primary connectivity for LAN-to-LAN and IBM SNA/SDLC
(System Network Architecture/synchronous data
link control) connectivity, accounting for
almost 95% of current network utilization.
Unfortunately, many users of frame relay
technology have yet to recognize the full
economic advantage of its architecture.
voice over frame and potentially eliminating a
major portion of the network is financially
attractive. In fact, with the latest compression
techniques it can cost as little as half a cent
per minute. However, users must consider that if
the frame relay link is lost, then both voice
and data communication is now lost and a remote
site is potentially without any communications.
Business continuity and
application criticality must be considered. Many
dial backup solutions may be
applicable—integrated services digital network
(ISDN), in many cases, or plain old telephone
service, for example. In addition, for truly
critical sites, users should consider multiple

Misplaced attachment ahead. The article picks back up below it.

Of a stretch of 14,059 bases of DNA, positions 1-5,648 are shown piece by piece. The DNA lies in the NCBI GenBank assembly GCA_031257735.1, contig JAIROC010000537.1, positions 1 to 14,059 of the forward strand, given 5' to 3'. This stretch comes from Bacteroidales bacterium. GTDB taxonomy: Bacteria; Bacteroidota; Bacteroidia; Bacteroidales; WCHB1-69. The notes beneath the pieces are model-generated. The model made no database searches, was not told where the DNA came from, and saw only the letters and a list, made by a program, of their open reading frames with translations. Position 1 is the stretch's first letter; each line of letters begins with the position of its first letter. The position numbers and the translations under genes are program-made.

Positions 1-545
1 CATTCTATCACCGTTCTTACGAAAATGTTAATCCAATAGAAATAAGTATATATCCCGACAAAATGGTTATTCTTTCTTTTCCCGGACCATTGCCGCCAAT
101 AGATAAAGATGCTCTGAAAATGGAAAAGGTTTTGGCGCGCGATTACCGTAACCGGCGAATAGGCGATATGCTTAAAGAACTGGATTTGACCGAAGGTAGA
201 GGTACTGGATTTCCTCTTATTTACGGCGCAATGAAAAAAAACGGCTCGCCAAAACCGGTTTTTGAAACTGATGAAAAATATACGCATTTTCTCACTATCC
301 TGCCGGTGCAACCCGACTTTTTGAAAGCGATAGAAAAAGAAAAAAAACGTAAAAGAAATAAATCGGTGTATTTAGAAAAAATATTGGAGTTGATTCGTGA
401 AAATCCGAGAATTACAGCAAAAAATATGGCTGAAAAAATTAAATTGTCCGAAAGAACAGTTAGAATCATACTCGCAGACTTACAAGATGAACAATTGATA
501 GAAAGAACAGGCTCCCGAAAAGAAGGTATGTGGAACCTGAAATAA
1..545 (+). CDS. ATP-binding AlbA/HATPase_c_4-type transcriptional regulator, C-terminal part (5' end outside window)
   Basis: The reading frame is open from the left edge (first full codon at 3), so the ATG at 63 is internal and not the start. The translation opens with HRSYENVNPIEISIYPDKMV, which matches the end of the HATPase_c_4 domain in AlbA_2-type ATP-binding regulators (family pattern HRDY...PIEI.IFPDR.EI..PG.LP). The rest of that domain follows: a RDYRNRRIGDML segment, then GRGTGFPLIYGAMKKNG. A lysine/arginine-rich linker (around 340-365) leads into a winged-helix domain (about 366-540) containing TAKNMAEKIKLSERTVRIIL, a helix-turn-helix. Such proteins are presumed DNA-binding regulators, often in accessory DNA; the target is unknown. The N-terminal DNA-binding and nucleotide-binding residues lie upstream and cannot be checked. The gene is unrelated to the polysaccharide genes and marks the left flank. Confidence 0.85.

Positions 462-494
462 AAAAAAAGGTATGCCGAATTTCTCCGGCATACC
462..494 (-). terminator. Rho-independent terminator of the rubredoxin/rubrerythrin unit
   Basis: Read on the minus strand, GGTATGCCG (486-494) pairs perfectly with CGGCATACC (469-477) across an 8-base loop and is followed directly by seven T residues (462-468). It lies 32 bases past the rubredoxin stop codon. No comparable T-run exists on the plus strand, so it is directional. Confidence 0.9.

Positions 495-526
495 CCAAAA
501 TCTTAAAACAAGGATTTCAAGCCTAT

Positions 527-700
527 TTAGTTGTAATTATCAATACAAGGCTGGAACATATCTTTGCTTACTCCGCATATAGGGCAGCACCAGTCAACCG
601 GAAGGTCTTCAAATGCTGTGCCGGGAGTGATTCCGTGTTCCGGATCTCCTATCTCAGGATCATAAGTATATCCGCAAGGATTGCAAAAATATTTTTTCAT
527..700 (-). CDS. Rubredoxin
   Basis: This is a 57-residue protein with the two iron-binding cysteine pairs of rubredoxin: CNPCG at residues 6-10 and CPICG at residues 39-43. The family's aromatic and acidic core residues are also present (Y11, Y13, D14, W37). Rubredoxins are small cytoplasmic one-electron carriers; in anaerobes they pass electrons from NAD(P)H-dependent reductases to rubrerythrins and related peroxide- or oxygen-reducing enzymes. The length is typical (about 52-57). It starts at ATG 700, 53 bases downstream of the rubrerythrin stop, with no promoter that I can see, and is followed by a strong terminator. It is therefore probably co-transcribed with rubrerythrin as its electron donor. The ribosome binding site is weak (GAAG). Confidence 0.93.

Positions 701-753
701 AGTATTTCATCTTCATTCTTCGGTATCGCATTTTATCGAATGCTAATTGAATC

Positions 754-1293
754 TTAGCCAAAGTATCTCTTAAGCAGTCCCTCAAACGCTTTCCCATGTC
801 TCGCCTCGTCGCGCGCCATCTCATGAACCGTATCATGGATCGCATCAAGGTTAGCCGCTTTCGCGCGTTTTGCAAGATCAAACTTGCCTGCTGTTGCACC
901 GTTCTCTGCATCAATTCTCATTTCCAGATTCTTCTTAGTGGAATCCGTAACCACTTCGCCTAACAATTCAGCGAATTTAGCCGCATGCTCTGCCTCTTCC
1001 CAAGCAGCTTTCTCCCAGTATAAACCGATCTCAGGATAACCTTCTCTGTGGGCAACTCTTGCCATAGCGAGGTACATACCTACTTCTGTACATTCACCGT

access paths for the cable into the building.
Network Management. Network
management must also be considered when users
look to combine multiple networks into one. The
combination of voice/fax/data over the same
physical link elevates the need for a robust
network management system and for working with a
carrier who provides valuable network
information. Some carriers are expanding this
part of their business and are offering access
to their network management data.
The best candidates for voice
over frame relay today are customers with
existing frame relay data networks whose data
requirements are a few DS0s, allowing them to
take a relatively simple approach of looking at
the equipment costs and the additional DS0 cost
for adding voice.
For many of the carriers,
combining voice traffic over the frame relay
network presents issues of pricing as well as
CARRIER SERVICE OFFERINGS
AND IMPACT ON VOICE AND DATA DELIVERY
For public network frame relay
service, many carriers have chosen a cautious
approach to promoting and supporting VOF
technology. This is due primarily to concerns
about guaranteeing quality of service (QOS)